Another concern is audible, not financial. We’re all familiar with the throaty rumble of a powerful engine. The 2.0-liter, as noted, is powerful. But it doesn’t have a throaty rumble, unless the throat is that of some mechanical creature with indigestion. At idle, the Cruze Diesel is noisy and not in a pleasant way. Diesels are simply different in terms of how they combust the fuel, and chances are, plenty of people are not going to be pleased by the sound of that combustion. Once you get moving, the noise is comparatively inaudible, but otherwise this is a negative.
Finally, there is the aforementioned fuel. Fuel, not gas. When I had the car, I checked GasBuddy.com for the 48170 area. For regular unleaded, run by the 1.8 and the 1.4, there were 12 stations listed, and the price of gas ranged from $3.07 to $3.19 a gallon. For diesel fuel, there were 9 stations listed—so fears of the lack of availability of fuel should be allayed—and the price right across the board was $3.99 per gallon.
Although the window sticker for the Cruze has that 46 mpg highway, it should be noted that the city/highway combined number is 33 mpg. In my driving of the car—and I will confess to having a light foot—I averaged a combined 34 mpg.
Good, but not gob-smacking incredible.
Again, it comes down to the power produced in relation to the relative fuel efficiency. And that is comparatively game-changing.
In the class where the Cruze competes, there are cars including the Corolla, Civic, Focus, Elantra, Sentra, and Jetta. With the exception of the last-named, the styling of the sedan seems to be more “European” than the rest, somewhat more restrained and conservative. The interior is reasonably good, but there is really nothing about it that stands out. And although I am only 5-ft, 8-in., I wouldn’t want to be the passenger sitting behind me given the preciousness of the room remaining from the positioning of my seat.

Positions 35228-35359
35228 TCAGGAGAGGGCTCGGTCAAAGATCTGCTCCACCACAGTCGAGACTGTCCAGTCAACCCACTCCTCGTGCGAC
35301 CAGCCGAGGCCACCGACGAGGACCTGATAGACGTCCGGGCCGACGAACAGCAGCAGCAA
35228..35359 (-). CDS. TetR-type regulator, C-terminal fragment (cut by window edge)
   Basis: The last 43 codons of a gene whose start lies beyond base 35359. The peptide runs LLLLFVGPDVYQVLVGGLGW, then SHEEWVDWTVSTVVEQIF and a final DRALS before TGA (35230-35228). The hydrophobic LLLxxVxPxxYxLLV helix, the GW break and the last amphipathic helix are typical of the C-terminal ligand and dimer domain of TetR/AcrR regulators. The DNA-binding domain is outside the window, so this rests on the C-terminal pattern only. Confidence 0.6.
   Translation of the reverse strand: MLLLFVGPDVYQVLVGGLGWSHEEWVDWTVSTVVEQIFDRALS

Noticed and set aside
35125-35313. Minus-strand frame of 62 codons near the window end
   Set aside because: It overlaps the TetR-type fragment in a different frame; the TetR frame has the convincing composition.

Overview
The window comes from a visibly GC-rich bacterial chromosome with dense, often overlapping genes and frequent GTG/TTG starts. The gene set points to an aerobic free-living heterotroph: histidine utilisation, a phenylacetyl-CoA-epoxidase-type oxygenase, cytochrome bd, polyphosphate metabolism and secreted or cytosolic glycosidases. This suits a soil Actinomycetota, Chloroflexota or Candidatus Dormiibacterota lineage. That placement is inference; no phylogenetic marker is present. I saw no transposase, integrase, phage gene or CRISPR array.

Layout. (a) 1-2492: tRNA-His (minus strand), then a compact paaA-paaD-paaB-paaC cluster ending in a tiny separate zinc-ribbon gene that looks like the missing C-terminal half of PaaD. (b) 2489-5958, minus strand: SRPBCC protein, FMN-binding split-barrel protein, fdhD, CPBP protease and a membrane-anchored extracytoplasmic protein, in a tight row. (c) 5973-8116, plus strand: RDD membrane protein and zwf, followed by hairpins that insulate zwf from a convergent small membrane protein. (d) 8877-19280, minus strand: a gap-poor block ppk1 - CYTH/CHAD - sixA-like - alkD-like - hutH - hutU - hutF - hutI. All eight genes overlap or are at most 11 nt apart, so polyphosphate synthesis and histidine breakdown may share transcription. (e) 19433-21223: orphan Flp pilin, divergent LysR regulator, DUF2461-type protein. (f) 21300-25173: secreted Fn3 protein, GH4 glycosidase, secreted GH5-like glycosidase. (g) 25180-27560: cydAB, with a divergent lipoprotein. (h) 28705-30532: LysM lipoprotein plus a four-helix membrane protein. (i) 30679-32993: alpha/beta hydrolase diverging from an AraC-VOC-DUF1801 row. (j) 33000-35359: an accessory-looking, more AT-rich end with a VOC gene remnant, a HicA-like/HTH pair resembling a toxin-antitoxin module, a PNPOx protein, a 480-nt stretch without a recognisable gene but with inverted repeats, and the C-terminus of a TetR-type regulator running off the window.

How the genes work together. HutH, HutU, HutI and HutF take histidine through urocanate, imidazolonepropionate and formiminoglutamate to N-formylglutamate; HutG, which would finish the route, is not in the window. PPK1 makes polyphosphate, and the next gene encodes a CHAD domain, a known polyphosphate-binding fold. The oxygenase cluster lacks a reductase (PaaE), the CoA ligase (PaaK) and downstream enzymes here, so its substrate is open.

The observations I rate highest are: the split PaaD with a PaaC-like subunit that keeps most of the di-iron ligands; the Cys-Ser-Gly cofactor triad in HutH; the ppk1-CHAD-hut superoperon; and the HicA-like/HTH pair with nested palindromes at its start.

But the Cruze is a car that is doing exceedingly well in the market—from January to October, 211,862 Cruzes have been sold, which makes it GM’s best-selling car (it outsold the entire Buick Div., which has sales of 175,058), so evidently my concerns are not widely shared.
Bottom line: If you’re at all interested in a compact car but concerned about performance (fuel- and acceleration-wise), take the Cruze Diesel out for a spin and any doubts will be immediately eliminated.
Engine: 2.0-liter DOHC turbodiesel I4
Horsepower: 151 @ 4,000 rpm
Torque: 264 lb-ft @ 2,600 rpm
Materials: Cast iron block, aluminum head
Transmission: Aisin 4F40 six-speed automatic
Steering: Rack-mounted electric
Wheelbase: 105.7 in.
Length: 181 in.
Width: 70.7 in.
Height: 58.1 in.
Passenger volume: 95 cu. ft.
Cargo volume: 13.3 cu. ft.
EPA: 27/46/33 city/highway/combined mpg
GM gives its mid-size pickup customers what they’ve been clamoring for, a clean and quiet, high-torque, fuel-efficient diesel.
You can buy gasoline engines. A diesel. And now a Golf that is a full electric vehicle. Here’s a look.
There's a new type of steam engine in town that claims diesel fuel economy, near-zero emissions, massive torque output, and low production cost. The auxiliary power unit market is its first target, but cars and trucks aren't far behind.